Whatever day Christmas falls on is lucky for the whole year (unlike Holy Innocent's Day, see December 28).
Welsh churches held a carol service called Plygain between 3 am and 6 am on Christmas morning. The name is derived from the Latin pulli cantio (cock crow). The churches were decorated with candles. After a brief session of prayers, people spent the remainder of the time singing plygain carols. It seems possible this was originally a ritual designed to comfort people during the darkest hours before the sun was born, or to help welcome the newly-emerging sun.
Christmas dinner is one of those grand seasonal feasts for which each culture has its own set of traditional dishes. In France, the big meal, called the revillon (meaning the beginning of a new watch) is served immediately after Midnight Mass. It often begins with oysters and champagne. Roast turkey with chestnuts is the usual dish but in former times, each region had its own specialty: a daube (beef in red wine) in Armagnac, sauerkraut and goose liver in Alsace, aligot in Auvergne, black pudding (blood sausage) in Nivernais and goose in southwestern France. In the southeast, a large meal was eaten before Mass consisting of cauliflower and salt cod with raito (or perhaps snails), grey mullet with olives, or omelette with artichokes and fresh pasta.
The Poles eat foods containing poppy seeds. The English serve plum pudding. Romans eat eels. In Bologna, it's tortellini stuffed with minced group pork, turkey, sausage, cheese and nutmeg, followed by desserts of nocciata (walnuts and honey, cut into triangles), cassata flavored with Ricotta cheese and chocolate, and torrone, made with almonds. In northern Germany the traditional dish is Blue carp; the color comes from hot vinegar poured over it before cooking, served with sour cream, horseradish and apples.
The Germans used to serve blue carp, a fish that had been specially fattened for Christmas from August onwards, turned blue by pouring hot vinegar over it before cooking and served with sour cream, horseradish and apples. Now the main dish is more likely to be goose, turkey, venison, wild boar or a roast. However, apples, walnuts and almonds are always served.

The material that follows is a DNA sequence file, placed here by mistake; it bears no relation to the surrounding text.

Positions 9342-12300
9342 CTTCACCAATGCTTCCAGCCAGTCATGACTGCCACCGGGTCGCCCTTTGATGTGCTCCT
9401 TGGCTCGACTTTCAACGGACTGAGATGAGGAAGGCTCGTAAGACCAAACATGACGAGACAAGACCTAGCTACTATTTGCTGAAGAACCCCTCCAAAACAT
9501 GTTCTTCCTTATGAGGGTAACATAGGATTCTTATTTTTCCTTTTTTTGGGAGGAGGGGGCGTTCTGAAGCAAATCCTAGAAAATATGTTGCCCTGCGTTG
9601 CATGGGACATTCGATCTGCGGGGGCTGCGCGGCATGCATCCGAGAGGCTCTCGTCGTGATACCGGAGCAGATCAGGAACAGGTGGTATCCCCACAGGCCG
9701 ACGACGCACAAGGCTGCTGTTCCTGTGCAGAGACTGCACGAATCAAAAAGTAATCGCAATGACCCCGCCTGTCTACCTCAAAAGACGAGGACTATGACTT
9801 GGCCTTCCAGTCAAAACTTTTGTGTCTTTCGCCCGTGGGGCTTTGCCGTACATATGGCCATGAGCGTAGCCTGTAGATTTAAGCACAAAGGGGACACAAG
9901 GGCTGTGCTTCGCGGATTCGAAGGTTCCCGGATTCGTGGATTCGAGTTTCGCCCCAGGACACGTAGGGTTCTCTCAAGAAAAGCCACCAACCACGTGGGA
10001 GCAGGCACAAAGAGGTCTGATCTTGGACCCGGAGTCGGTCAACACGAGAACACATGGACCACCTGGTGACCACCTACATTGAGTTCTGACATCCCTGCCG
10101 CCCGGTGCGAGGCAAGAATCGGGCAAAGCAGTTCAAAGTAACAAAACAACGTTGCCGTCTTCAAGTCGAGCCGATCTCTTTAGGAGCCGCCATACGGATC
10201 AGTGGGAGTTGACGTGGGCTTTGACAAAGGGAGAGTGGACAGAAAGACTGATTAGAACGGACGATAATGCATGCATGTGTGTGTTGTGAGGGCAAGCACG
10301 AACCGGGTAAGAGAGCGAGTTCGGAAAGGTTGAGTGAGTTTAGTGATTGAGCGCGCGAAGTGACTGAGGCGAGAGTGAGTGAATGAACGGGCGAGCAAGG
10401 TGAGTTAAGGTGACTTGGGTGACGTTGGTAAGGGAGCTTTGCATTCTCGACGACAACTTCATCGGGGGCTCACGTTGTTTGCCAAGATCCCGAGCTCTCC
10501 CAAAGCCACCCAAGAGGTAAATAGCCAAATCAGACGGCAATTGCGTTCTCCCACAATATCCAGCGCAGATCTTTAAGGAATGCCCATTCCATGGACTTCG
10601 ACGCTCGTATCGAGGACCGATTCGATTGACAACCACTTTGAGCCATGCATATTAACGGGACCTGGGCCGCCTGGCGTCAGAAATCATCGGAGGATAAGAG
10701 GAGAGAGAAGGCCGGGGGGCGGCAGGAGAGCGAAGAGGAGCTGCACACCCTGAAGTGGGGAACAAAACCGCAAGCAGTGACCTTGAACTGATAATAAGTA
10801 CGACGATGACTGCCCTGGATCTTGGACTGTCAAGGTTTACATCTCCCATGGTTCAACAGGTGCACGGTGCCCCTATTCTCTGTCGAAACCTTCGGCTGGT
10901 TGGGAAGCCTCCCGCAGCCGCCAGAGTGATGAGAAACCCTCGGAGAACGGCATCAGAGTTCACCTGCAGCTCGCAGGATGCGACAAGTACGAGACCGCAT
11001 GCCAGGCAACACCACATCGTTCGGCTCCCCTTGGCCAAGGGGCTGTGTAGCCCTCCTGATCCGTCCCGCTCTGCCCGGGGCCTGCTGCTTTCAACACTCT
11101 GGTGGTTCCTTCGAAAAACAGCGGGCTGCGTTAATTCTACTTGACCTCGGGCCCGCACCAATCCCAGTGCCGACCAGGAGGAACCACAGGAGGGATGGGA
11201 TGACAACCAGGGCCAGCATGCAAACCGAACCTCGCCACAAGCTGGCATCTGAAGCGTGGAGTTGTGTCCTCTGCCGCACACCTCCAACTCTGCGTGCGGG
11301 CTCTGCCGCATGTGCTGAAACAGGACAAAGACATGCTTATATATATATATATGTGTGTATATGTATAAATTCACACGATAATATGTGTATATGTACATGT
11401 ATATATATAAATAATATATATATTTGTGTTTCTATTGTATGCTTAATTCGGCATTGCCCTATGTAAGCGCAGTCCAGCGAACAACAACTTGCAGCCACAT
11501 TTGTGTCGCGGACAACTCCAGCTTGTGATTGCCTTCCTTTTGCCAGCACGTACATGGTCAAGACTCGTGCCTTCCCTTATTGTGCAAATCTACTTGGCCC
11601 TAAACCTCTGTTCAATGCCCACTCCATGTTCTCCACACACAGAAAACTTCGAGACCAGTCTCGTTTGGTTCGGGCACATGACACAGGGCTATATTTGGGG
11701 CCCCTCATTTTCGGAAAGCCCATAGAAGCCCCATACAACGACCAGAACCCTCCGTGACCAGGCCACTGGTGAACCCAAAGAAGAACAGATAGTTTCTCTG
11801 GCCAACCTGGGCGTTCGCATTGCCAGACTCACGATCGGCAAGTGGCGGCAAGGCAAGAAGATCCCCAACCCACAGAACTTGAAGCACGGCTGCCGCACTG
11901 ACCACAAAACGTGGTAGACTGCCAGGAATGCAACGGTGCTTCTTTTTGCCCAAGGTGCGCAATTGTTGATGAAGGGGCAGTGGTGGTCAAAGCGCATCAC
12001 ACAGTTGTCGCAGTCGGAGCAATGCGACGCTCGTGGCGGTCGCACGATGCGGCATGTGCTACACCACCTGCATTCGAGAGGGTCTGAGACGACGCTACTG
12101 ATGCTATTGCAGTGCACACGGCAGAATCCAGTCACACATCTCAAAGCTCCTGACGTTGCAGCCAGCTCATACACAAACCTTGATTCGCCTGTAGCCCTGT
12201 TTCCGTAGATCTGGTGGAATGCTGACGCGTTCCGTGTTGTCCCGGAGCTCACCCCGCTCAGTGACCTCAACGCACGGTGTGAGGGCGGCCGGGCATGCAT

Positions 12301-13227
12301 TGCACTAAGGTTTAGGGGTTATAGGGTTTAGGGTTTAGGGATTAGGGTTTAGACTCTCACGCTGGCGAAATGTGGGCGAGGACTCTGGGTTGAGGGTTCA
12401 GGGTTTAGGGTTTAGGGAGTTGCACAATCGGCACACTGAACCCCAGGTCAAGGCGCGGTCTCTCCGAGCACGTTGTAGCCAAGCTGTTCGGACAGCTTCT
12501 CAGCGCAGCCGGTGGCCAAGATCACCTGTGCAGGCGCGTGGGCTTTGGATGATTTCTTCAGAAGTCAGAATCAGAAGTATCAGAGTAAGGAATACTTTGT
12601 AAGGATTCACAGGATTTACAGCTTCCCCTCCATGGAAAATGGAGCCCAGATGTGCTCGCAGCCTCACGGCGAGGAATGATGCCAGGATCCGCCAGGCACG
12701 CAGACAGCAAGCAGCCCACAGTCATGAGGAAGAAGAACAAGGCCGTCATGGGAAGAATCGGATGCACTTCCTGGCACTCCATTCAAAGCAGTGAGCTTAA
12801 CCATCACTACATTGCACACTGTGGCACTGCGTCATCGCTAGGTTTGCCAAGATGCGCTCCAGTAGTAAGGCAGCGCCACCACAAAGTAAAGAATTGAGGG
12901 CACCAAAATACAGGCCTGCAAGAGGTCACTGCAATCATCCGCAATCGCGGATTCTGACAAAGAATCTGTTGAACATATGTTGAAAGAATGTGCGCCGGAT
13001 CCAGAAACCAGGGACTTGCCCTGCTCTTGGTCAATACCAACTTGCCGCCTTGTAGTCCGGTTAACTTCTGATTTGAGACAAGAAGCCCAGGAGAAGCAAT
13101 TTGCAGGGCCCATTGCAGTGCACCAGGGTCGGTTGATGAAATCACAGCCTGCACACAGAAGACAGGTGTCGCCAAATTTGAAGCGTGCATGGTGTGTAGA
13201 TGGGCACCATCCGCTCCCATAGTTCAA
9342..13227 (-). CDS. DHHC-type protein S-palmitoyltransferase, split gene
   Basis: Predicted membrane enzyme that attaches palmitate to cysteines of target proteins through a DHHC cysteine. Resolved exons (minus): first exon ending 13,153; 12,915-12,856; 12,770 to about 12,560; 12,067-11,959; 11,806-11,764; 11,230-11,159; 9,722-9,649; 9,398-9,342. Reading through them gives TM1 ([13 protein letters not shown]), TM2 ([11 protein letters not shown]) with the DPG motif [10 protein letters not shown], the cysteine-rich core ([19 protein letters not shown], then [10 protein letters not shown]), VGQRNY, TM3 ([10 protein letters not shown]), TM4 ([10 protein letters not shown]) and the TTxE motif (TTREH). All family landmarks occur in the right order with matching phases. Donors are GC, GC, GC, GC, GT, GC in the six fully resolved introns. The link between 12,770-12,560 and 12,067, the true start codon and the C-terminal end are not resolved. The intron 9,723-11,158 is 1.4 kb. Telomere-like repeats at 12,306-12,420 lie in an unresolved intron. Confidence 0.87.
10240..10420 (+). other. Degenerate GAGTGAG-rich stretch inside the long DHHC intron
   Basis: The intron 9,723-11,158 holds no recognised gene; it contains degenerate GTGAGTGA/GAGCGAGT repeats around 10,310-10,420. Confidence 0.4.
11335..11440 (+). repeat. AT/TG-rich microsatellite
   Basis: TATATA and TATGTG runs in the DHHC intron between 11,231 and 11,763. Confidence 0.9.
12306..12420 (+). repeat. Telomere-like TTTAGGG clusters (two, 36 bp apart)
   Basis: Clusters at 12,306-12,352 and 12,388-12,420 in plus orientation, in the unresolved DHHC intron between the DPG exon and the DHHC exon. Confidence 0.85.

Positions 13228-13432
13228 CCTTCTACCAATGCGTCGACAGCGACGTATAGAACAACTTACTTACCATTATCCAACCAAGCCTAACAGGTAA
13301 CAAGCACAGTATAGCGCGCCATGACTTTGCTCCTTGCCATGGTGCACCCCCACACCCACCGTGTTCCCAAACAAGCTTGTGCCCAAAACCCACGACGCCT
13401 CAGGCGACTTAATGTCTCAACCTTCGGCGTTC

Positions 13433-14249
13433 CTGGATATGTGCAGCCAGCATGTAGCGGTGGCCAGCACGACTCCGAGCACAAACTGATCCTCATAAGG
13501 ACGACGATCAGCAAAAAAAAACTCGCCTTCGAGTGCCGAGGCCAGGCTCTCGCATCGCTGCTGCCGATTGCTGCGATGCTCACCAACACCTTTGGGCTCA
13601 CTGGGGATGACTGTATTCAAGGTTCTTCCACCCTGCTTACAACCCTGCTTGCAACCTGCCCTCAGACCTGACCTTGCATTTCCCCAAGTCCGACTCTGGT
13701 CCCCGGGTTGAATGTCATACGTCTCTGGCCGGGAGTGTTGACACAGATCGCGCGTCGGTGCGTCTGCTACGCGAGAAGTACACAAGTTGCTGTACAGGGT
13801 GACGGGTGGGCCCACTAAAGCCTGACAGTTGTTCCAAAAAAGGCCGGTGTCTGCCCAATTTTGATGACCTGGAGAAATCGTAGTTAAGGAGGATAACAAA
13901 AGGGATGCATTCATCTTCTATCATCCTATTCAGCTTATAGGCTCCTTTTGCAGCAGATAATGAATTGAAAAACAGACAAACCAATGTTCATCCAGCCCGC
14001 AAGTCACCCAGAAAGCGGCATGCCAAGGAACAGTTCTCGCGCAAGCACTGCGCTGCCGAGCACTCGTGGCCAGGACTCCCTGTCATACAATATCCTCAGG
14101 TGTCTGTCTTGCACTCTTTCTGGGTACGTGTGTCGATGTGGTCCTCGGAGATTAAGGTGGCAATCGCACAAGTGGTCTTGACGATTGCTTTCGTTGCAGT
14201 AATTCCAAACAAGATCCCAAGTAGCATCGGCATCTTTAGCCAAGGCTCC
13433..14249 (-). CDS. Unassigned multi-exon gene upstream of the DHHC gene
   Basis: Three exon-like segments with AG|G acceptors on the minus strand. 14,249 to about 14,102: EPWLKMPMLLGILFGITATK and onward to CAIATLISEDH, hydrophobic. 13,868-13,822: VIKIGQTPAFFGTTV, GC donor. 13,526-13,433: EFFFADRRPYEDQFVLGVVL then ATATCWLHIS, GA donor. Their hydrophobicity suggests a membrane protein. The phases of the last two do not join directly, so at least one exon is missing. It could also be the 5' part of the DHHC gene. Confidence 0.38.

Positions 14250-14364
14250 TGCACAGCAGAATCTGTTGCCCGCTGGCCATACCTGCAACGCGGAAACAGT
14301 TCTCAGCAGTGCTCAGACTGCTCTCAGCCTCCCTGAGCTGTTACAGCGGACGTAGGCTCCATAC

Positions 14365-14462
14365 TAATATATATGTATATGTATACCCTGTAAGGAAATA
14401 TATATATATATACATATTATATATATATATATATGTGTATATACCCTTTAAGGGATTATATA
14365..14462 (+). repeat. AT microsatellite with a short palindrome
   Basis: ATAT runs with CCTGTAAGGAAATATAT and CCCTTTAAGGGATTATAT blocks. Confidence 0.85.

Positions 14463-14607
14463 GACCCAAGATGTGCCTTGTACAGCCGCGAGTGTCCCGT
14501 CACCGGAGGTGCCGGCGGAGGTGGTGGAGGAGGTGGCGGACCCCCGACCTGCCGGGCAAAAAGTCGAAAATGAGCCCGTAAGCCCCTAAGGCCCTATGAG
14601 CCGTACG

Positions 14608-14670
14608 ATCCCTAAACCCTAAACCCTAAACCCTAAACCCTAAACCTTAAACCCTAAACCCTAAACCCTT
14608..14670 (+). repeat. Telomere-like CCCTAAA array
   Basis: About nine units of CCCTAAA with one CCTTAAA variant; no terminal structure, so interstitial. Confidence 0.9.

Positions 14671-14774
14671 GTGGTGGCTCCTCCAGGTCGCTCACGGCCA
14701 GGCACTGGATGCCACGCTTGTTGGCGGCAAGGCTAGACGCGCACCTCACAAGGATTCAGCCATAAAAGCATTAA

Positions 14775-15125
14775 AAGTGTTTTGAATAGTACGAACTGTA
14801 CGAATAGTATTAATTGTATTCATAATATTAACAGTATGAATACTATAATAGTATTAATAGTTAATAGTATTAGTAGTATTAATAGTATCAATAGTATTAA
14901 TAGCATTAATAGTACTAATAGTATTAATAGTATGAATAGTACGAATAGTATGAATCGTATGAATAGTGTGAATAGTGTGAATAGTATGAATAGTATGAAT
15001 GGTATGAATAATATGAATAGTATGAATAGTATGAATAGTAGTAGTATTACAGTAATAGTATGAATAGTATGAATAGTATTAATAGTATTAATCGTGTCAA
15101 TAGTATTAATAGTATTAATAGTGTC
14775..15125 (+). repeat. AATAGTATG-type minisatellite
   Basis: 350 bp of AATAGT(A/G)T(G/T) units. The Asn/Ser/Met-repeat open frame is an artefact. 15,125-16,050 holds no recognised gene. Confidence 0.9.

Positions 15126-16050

The Swedes for centuries have feasted on marinated ling, served in a white sauce with butter, potatoes, mustard and black pepper. The Danes like roast goose stuffed with apples and prunes and garnished with red cabbage, caramelized potatoes and cranberry sauce. Dessert consists of rice porridge or rice with almonds and cherry compote. The Norwegians serve roast pork chops and sauerkraut (flavored with cumin). The Finns cook a ham in a rye-flour pastry case. In all the Scandinavian countries, Christmas is the occasion for a sumptuous smorgasbord.
Most countries also have a traditional Christmas cake. In France, it's buche de noel, a cake of dough rolled up and frosted with buttercream to look like a log. In England it's a fruitcake, sometimes soaked in alcohol, and then spread with apricot jam, almond paste and frosting. In Germany, it's stollen which contains crystallized fruit. In Alsace, it's bireweck (a cake which includes nuts and dried and candied fruit) served with compotes and gingerbread, traditionally eaten before Midnight Mass. In Brittany, it's a star-shaped fouace.
In France, the dinner concludes with the traditional Thirteen Desserts. Each one must be tasted to bring good luck in the coming year. According to Larousse Gastronomique, the number thirteen commemorates the thirteen participants at the Last Supper (this seems a bit far-fetched and out-of-season as well). The desserts are: pompe a l'huile (a fruit pastry), raisins, quince paste, marzipan sweets, nougat, fougasse (a rich cake), crystallized (candied) citrons, walnuts and hazelnuts, winter pears, Brignoles plums, dried figs, almonds and dates.
Kightly, Charles, The Perpetual Almanack of Folklore, Thames & Hudson 1987
Lang, Jenifer Harvey, Larousse Gastronomique, Crown 1984